Dec
03

Football Players May Be Tough as Nails, but They’re Not Invincible

This is a guest post from Albert Elias – President of Elias Sports Management, LLC. Follow Albert and 50+ other sports agents who are active on Twitter on the Master Twitter List of Sports Agents.

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headshot albert elias sports agent bwEach of my NFL clients at Elias Sports Management has only one body.  And if they go out there on the field and royally screw it up, they’re done… game over… their NFL dream has ended.

As for myself… I can gain one hundred pounds and not worry about losing my job, because I’ll still have my mouth to keep me going (as long as someone doesn’t come around and stuff something in it – HA!).  But my guys… I gotta be veeeery protective of them, because if their body is hobblin’ around, we all might find ourselves in a huge heap of trouble if the condition isn’t properly handled.  That’s why when one of my client’s is hurting, I have to be there for him to make sure he receives the proper medical attention he needs, or else he’ll potentially be at risk of not being able to play football at all anymore and then I’ll be down a client.

Since everyone thinks football is such a macho sport, they assume that players should be able to suck it up and play while they’re injured.  Well, that’s about the most naive belief I’ve ever heard of.  If you’re a player in the NFL who’s making five million dollars a year to play a GAME and some bad luck blows out your knee, you’re gonna be stuck in a pretty rough situation.  You can either take your time to rehab your injury with the utmost care, or you can rush your recovery, return to the field prematurely, and then potentially re-injure the same knee so badly that it ends your career.

With that scenario firmly implanted in your mind, you can probably now understand why playing with an injury is a dumb idea.  If you’re a client of mine who’s hurt, I’m going to make sure you’re as healthy as can be before you return to the game, because I’m not going to risk my client losing his dream job or myself losing one of my dream clients.

I’ll never forget the time one of my clients had an ankle issue that slowing him down.  I had my idea of how I wanted him treated and the team he played for had theirs.  It was during a period in his career when he was really trying to make everyone a believer in him, so to be out of the game for an extended period of time really wasn’t something he felt comfortable doing.  Quite simply, he just flat-out didn’t want someone else to come along and take his place while he was out of action.

Thanks to the NFL’s Collective Bargaining Agreement, which allows players to get a second medical opinion on their injuries, I had my agency’s in-house Medical Director, David Elias (aka my brilliant brother – what up, “Big Dog!”) hook him up with one of the top ankle specialists in the world, who ultimately recommended a different line of treatment that would cause my client to be able to return to the game at 100% in a timely, not rushed, fashion.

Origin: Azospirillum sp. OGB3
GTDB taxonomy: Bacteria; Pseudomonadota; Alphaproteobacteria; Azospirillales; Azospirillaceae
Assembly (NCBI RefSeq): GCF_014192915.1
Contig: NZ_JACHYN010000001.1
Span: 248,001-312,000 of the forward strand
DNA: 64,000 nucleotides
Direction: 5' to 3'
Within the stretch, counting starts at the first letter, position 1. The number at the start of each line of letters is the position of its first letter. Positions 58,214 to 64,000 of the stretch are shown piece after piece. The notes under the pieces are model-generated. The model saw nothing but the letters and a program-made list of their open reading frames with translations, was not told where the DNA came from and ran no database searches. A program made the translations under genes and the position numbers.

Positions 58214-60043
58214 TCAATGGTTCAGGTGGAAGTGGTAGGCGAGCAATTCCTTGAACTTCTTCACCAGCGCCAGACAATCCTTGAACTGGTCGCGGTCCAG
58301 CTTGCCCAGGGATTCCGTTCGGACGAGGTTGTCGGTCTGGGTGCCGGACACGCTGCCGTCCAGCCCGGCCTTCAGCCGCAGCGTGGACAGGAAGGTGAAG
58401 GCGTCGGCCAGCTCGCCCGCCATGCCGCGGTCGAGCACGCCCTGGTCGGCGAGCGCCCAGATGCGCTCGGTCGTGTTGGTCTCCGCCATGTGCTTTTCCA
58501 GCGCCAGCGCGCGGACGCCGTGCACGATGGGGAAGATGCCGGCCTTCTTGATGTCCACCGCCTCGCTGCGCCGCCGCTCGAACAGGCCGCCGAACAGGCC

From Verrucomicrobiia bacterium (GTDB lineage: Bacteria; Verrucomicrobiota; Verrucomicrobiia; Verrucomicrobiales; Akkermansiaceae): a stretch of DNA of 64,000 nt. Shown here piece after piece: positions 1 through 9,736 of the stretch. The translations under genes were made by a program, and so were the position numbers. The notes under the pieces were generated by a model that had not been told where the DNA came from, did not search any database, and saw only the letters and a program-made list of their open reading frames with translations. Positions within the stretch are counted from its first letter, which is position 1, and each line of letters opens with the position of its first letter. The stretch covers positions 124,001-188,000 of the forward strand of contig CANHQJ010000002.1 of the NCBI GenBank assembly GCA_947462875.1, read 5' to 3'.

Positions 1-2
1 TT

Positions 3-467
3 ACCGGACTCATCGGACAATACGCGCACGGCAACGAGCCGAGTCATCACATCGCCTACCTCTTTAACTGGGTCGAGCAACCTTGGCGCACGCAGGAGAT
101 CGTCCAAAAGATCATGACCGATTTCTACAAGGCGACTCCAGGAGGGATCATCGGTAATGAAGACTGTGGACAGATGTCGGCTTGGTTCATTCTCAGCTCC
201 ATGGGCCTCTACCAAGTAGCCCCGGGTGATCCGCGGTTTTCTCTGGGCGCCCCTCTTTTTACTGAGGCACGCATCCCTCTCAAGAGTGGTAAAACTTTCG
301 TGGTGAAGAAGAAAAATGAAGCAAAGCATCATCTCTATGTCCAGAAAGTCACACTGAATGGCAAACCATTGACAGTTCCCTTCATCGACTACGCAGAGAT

As far as the team’s recommendation goes, they wanted to run with a treatment that was, in our opinion, a bit on the risky side, but would have gotten my client back on the field much quicker.  Yet even though our two parties had differing opinions on our guy’s circumstances, the team was more than happy about our desire to seek a second opinion, because not only would it potentially help us in our search for the best remedy, but it could also potentially affirm the team’s initial diagnosis.

Once our decision was made to move forward with the Elias Sports Management approach to repairing his ankle, one of the team’s personnel – who’s actually a very good friend of mine – came up to him and said something like, “Boy, your agent really messed you up this time” (referring to how my boy might be risking opportunities with the team by missing an extended period of time).  In return, my client looked the guy square in the eyes and said…”You know what?  Albert and I have a helluva lot more to lose than you do.”The guy just looked right back at him with a grin and said, “I can appreciate that.”

Beyond that, to make a long story, short…  my client ultimately got right back up on his feet and never missed a beat, just like we knew he would.  So far, moving along with our more patient approach to healing his ankle, which ended up being best for his health over the long-term, has proven to be the greatest decision we’ve ever made for him, for a number of reasons.

Even though I try and protect my guys as much as I can, I have to face the fact that sometimes players play hurt.  They’re warriors, man, they really are.  I give them so much respect for gritting their teeth through particular pains so that they can play the game they love.  Take my boy Kevin Payne for example… the other day he played a game with a bruised rib, he was spitting up blood, and he had a broken wrist and toe.  Now THAT’S a guy who’s tough as nails.

Over here at our agency, we do not take injuries lightly.  We have medical people in place who always have an eye focused upon every bone in our client’s bodies.  And we pay this dramatic degree of attention to their health, not just because we want them to play good football, but also because I wanna be able to beat them at a round of golf when they’re fifty-five years old – (HAHA!  It’s crazy how most of the things we do in life somehow end up having to do with golf in the end, isn’t it!? ;-)

Have a great one, guys!

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  • Rico

    …or…you can actually be responsible and tell the fat unfit burst-oriented snobs that they are originally unfit. I know, it would mean you might actually undo your job, but that would also mean you are responsible. Fat burst-oriented sports are not athletic positions at all. No more than throwing a fridge at a receiver is.